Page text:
I found a home at a really great charter high school in Los Angeles and spent two years working there alongside many passionate teachers and administrators. We didn’t necessarily get the highest test scores, but between picking up the remnants of a decade of poor education and combatting all of the symptoms of poverty, we had one hell of a job to do. We did our best, but all the love in the world can’t fix the broken system. The school was huge, with close to 3,000 students, 92% minorities, mostly Hispanic. It’s a Title 1 school, meaning at least 40% of students live under the poverty level. They were…

  • White Trash Report

    Middle School

    I left my job at the elementary school for a temp job that sent me to different schools, still doing behavioral intervention. My first assignment was in South Los Angeles, not far from Compton. After I checked in with the office, I had to walk past a security guard and through a metal detector to get on campus. There were many bungalows, each one guarded by a burly security guard. Nearly all of the students were African American, many were in foster care, on probation, or both They were the property of a broken system.  I have worked in many impoverished elementary schools in New York, I worked with a…

  • White Trash Report

    Elementary

    My first job in LA was as a behavioral therapist in an elementary school near Van Nuys. It was a small school, consisting of a few bungalows scattered on a concrete slab, along with a basketball hoop, a jungle gym, and a little grassy area we called a track. There was a gymnasium, although we rarely had a gym teacher so we walked the “track” every day to compensate. We had a puny library only containing a few books that have mostly been donated.   Students ate their microwaved lunches on picnic tables under a concrete awning. There was one guy who seemed to do everything from security to maintenance.…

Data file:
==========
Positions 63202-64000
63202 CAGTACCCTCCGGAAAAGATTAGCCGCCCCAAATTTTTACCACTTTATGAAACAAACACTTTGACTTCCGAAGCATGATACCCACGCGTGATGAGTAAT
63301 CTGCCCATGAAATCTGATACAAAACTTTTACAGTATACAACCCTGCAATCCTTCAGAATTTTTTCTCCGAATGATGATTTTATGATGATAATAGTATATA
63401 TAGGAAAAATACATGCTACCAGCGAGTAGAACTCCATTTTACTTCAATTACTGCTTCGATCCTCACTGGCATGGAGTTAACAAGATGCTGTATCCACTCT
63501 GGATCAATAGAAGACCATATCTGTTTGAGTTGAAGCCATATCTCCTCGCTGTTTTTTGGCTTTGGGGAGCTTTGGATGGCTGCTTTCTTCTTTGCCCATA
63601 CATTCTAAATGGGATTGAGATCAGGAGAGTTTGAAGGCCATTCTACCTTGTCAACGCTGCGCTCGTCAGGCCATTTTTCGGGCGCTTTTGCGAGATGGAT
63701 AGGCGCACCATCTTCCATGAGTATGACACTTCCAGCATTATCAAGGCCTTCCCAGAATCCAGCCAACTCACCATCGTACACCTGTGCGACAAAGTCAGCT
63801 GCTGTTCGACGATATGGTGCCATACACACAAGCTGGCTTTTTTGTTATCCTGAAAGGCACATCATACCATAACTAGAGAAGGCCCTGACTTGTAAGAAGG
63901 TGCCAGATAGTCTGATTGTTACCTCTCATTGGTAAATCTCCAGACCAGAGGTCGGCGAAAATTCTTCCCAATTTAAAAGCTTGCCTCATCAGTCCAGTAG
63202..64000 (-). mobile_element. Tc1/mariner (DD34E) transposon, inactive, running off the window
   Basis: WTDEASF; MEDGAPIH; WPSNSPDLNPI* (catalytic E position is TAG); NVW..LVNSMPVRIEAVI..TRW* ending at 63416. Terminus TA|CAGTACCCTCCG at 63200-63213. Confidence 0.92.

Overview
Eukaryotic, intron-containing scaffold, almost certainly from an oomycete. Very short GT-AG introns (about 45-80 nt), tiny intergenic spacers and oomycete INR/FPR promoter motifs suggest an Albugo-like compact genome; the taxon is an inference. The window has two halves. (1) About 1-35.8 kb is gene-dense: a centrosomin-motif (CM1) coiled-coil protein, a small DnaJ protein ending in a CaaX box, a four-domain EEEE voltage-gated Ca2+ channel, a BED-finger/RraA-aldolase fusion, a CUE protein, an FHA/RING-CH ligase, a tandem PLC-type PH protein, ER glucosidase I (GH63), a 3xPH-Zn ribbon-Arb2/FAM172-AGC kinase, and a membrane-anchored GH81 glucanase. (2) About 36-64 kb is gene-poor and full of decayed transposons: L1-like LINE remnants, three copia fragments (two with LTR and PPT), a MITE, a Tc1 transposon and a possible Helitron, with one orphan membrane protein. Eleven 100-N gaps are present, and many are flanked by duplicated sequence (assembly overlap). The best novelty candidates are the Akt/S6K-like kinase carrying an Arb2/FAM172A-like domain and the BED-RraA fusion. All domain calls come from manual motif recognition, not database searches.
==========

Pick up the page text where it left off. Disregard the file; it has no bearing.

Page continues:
• White Trash Report

    Letter to My Students

    Dear class, You were the bane of my existence for the first few months of the school year, but over time you transformed my thoughts of you from a bunch of disrespectful, rude little jerks, who think rape is funny and going to jail is cool, to a bunch of innocent children who are simply victims of their environments and society’s neglect. You’ve taught me a lesson in life. You’ve shown me a despicable reality of the world. To the people in charge, the ones who make the rules, we are not equal. You’ve shown me the simplicity of people, how easily we mold, simply do what we’re told. All…

  • White Trash Report

    Liberty and Justice for Some

    I’ve worked in many schools in different cities, with various ages and diverse populations, of disparate amounts of luck and chances. They all shared one thing. Every morning, every school recites the Pledge of Allegiance, in unity. The longer I work in education, the more students I meet, all the stories I hear, the variances in pasts, presents, and futures that I witness, the more bitterness flows through my veins every morning as I recite this patriotic declaration. Every morning I stand up in front of my students, with their brave, hopeful faces. Together we salute the flag, hands on hearts. When I say “with liberty and justice for all,”…